“This is not your fight. Do not be so eager to throw your life away.” Kaidus replied, turning back to the dying man. Ignoring the guard, he leaned closer to the agent. “With this, you will serve a new purpose.” With a single motion, he thrust his sword into the man’s heart.
“Noo!!” The guard screamed.
“Lord Olivas?!” Others shouted, having just arrived. The dozen new guards quickly readied their weapons and surrounded Kaidus. “Don’t let him escape!” Someone shouted, yet upon seeing the state of their lord, many froze as whispers of terror shot through the chaotic atmosphere.
With a silent calmness, Kaidus reached down and removed the ring around the dead man’s finger before taking steps back onto the pond. Without any parting words, he surged upward into the air. The rings that were still floating about swiftly followed behind, along with a piercing howl that caused the guards to cover their ears.
The deed was done. All that was left, was to allow for words of what transpired to reach the ears of those who mattered. With their watchdog on the king gone, it might possibly force the remnants of Tal’hrus to start moving, to seek their master’s commands.
By the time the residents of Maverus awoke to greet the new day, he was already back in his room at the Golden Leaf Inn.
The seven metal rings swirled around the room, keeping Zirus busy while he stared at the map sprawled out on the table. Five rings he had taken from the man who called himself Eril the Frozen Blade, one from the Countess Belinde, and the seventh from the man he had just slain—the king’s advisor.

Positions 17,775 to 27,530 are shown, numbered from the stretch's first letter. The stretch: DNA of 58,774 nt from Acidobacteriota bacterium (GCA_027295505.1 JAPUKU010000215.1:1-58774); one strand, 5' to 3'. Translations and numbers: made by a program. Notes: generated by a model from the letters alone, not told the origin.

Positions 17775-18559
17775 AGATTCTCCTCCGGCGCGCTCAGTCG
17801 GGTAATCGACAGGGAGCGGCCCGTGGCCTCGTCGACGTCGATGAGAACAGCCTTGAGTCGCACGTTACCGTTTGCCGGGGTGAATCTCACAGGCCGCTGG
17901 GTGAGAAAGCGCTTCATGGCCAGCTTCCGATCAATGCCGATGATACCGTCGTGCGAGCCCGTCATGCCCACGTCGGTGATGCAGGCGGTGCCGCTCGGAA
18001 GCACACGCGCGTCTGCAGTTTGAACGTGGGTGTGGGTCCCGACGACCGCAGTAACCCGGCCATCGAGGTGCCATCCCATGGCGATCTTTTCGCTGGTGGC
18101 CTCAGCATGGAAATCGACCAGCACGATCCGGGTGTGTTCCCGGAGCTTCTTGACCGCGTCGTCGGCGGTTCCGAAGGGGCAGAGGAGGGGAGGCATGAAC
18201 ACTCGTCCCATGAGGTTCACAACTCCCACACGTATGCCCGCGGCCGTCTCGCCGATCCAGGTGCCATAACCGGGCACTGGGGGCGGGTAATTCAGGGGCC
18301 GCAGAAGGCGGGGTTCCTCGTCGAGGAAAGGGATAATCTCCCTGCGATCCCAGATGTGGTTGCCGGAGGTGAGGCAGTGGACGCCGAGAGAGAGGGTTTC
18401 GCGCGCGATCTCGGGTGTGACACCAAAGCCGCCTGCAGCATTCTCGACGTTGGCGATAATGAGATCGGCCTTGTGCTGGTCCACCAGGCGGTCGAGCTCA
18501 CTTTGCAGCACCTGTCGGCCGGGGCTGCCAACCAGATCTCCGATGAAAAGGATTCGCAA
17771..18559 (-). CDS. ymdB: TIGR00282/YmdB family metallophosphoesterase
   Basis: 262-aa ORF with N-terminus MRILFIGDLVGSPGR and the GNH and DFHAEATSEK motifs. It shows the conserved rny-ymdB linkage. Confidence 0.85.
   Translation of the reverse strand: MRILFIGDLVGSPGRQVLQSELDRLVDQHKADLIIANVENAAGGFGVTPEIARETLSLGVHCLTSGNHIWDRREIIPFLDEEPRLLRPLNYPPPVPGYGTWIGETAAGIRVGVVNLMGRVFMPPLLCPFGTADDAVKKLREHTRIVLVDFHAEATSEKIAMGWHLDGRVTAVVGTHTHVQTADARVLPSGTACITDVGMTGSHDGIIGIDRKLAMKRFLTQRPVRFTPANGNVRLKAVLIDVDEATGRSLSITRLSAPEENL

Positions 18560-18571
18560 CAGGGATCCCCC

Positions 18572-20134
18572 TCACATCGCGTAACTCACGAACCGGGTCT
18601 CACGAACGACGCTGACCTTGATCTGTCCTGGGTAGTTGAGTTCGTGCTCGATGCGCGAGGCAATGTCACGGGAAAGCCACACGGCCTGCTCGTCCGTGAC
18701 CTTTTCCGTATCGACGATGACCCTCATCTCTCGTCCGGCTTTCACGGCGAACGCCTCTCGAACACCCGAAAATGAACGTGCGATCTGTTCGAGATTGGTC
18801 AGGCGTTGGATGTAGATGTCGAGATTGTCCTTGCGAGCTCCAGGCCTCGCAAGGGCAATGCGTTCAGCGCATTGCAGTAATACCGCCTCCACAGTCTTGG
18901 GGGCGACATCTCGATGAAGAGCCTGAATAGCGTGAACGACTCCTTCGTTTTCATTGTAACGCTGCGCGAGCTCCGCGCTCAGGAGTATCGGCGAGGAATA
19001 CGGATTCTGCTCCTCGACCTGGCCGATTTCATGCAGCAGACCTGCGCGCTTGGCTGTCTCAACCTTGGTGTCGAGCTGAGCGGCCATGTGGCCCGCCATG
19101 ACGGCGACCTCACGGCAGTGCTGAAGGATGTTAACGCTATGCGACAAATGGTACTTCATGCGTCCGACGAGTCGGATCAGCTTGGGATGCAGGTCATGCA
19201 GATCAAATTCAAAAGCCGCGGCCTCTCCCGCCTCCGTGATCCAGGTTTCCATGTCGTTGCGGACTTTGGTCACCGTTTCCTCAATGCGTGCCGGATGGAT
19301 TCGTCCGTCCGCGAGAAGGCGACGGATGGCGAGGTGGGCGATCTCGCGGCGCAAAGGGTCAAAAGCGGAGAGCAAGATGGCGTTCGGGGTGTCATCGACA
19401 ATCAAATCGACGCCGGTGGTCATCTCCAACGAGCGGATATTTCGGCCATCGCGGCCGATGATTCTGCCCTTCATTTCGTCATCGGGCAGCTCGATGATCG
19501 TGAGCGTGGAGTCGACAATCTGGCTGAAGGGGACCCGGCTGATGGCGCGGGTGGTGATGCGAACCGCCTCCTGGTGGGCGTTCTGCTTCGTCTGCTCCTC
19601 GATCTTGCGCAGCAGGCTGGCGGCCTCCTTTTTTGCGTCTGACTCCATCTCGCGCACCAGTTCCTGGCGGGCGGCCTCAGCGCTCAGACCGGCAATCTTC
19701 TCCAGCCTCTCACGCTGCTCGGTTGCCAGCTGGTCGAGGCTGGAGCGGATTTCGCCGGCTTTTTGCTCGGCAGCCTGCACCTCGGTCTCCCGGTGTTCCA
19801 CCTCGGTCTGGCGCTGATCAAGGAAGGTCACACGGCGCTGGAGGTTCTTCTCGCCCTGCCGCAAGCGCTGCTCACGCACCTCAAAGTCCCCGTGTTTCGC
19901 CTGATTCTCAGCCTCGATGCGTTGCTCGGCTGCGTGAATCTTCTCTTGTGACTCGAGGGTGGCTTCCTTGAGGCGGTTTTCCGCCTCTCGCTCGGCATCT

“Dolas Egregin…” The name rolled out of his mouth as Kaidus scanned the map before him. Of the three he was informed about, two were no more, and he was trying to ascertain as to which of the marks to the south of Maverus, was the slave town of Garnikul.
‘Master.’ A voice dutifully resounded in his mind.
“Where is it?” He questioned, not taking his eyes off the map.
The air ignited in the center of the room, and an entity of pure white manifested.
Upon Vishan’s appearance, Zirus quickly darted over to him, slithering up his arms to hide inside his shirt.
“The Shard Lies To The West. Unconcealed, But Hidden Behind Powerful Magic.” The spirit answered with a disembodied voice that resonated through the room, causing the dawn’s light to shimmer and vibrate. “Shall I Retrieve It?” It questioned.
“No. I will do that myself. Thank you.”
“By your will, Master.” As quickly as it emerged, Vishan dissipated and vanished.
He had ordered the spirit to seek out Eril’s piece of the Nyzacus Mirror upon their arrival in Maverus, and as expected, it did not take long for the spirit to locate the shard.
“Kuurrrr…” Zirus growled softly and cautiously, before slithering out from the opening in the front of his over shirt.
“There is no need to do that every time you see them.”
“Shrra!” It hissed as if to refute the statement, then yawned and launched itself off the table, flying up to the floating rings once more.
Feeling his own fatigue setting in, he quickly folded the map and tucked it away before moving to the bed. Seeing him do so, Zirus quickly flew over and nestled itself beside him. Morning has arrived, but it’s been a long night for the both of them.
A band of weary riders entered the 3rd ward gate of southern Ferrent. The cheeriness that they left the city with days ago was gone, and in its place, a somber and morose sense of emptiness.